Searching for a position that provides you experience can be a full-time task. Although you are too busy with various school commitments, devote every possible minute to your search; doing so will payoff. In fact, if you have not already done so, start your search now! Do not wait until next week or next month.

Realize that you are going through a major life transition, that of entering the profession of architecture. In addition to your position, recognize that all aspects of your life will be affected. Summer vacations are a luxury of the past. Finally, there are financial adjustments as you begin to receive an annual salary and have new expenses.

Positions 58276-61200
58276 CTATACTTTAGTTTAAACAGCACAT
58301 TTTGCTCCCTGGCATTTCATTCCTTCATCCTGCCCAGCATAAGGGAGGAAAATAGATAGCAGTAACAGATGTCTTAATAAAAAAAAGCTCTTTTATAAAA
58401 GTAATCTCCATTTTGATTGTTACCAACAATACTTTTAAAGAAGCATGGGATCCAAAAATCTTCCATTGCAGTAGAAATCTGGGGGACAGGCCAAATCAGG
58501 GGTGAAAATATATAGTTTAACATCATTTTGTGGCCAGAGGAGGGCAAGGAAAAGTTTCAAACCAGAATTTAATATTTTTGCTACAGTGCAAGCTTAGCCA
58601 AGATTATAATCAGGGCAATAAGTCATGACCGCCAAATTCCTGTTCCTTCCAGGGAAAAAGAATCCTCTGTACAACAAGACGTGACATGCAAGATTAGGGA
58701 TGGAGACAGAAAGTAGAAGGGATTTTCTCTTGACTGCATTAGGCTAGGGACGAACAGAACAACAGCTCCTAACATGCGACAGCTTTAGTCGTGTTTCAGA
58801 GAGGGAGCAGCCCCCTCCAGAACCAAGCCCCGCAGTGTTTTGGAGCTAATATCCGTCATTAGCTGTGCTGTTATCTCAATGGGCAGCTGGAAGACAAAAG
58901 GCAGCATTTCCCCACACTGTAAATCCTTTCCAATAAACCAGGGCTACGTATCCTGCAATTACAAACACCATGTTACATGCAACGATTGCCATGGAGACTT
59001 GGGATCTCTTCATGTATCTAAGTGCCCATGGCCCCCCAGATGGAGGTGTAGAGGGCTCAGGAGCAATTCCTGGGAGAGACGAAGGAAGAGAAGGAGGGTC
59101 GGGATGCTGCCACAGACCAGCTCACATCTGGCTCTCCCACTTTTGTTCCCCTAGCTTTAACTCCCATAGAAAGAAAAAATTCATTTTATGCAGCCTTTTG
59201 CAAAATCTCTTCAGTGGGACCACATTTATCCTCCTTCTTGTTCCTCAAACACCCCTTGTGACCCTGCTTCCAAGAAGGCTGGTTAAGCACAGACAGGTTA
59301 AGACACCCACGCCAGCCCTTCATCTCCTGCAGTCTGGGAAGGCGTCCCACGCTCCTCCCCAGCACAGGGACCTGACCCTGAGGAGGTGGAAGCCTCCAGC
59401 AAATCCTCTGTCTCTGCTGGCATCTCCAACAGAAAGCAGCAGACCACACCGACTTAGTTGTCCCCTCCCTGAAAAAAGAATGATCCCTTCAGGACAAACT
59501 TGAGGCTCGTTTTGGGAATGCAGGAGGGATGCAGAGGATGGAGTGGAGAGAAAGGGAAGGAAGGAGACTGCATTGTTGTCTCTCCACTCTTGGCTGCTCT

It may be a tough market, therefore, be assertive, learn the search process, and do not be afraid of rejection. Searching for a position is a skill you will be using throughout your life.

A Final Thought
The answer, in a nutshell, is:
Thru your research
And then thru your contacts. -- Richard N. Bolles

Sunday, October 5, 2008

Graduate Architecture Program

I have always been interested in architecture but it always took a back seat to my love and infatuation with graphic design.. I have a bachelor's in fine art for visual communications concentrating in graphic design.

Is it possible to return to school in a 2-3 year graduate program for architecture and still be able to be licensed and be able to practice as both an architect and designer.. possibly in a firm offering both services?

Yes, many institutions offer a Master of Architecture (3-4 years) for individuals that have a degree in another discipline. With your background in graphic design, you should be a perfect fit as you know the design process.

Visit - and for a list of institutions that offer this particular graduate program.

Dr. Architecture